On Tuesday, Sept. 6, Odell Shipman was buried in Cullman. During World War II, Odell served in the U.S. Navy in the Pacific. He was one of hundreds of Cullman boys who did. For those of you who have seen Clint Eastwood’s movie, “Flags of our Fathers”, that story was about the bloody fighting on Iwo Jima. That too, was Odell's story. He drove a landing ship that brought our Marines ashore. It took a direct hit by a Japanese shell and Odell was thrown into the water, one of few to survive. He found himself on the beach, where hundreds of Marines lay dead and dying.

A Marine sergeant offered him a weapon and asked if he knew how to use it. Odell said “not really”. The sergeant said “OK, your job is to tend to these dying Marines.” Odell did just that, on that bloody beach, under fire, for two days, comforting the dying and removing the dead.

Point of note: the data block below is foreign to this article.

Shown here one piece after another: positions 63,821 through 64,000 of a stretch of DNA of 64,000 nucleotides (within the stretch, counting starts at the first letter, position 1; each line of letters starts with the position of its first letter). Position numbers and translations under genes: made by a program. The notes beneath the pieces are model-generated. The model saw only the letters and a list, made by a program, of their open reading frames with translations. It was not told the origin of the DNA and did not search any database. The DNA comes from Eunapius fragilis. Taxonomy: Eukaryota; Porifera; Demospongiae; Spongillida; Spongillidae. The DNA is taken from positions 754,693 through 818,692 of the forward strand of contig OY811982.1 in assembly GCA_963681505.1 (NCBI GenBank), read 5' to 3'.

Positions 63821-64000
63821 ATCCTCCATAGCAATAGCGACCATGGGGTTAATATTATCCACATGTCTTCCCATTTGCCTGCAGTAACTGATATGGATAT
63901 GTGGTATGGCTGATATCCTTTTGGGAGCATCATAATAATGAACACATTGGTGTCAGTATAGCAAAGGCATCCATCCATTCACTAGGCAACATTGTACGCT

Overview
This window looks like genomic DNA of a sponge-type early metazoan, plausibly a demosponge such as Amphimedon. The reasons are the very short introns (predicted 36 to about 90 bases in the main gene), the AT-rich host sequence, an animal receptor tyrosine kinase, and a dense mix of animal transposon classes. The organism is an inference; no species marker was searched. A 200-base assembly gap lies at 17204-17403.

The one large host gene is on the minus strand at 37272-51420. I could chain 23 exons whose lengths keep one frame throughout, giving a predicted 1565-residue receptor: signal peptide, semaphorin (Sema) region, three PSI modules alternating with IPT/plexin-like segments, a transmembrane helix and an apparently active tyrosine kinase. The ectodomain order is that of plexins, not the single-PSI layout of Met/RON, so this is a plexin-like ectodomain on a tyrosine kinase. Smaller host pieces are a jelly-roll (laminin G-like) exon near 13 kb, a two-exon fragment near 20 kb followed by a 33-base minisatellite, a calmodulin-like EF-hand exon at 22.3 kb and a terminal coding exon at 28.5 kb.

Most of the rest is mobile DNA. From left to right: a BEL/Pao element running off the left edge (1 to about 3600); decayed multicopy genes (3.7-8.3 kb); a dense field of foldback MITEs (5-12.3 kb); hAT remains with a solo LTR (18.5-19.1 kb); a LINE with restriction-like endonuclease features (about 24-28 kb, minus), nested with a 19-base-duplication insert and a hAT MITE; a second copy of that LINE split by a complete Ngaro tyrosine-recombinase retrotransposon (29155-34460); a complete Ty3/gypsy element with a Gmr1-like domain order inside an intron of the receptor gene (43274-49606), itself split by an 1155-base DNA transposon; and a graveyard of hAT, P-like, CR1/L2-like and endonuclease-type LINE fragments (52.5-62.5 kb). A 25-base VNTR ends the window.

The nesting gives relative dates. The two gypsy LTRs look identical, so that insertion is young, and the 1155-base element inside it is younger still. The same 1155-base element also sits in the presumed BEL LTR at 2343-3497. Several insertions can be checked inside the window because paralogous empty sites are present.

It was a nightmare he would relive for the rest of his life. Odell did feel some vindication when many months later he personally witnessed the surrender of the Japanese in Tokyo Bay. He brought home a Japanese flag the size of a small building and frequently displayed it at the VFW on special occasions.

Odell was a lifelong member of Cullman's VFW Post. We saw to it that in his later years he was singled out to be honored at various community events, and rightfully so. For those of us who knew Odell, he will always hold an honored place in our heart. He epitomized the very best of the "greatest generation" in his wartime courage and his peacetime love of country. Thank God America continues to produce men like Odell Shipman who, generation after generation, step forward and make us proud!

Odell, we will miss you. Rest in peace, my friend.

Ken Brown

VFW Post 2214, Cullman

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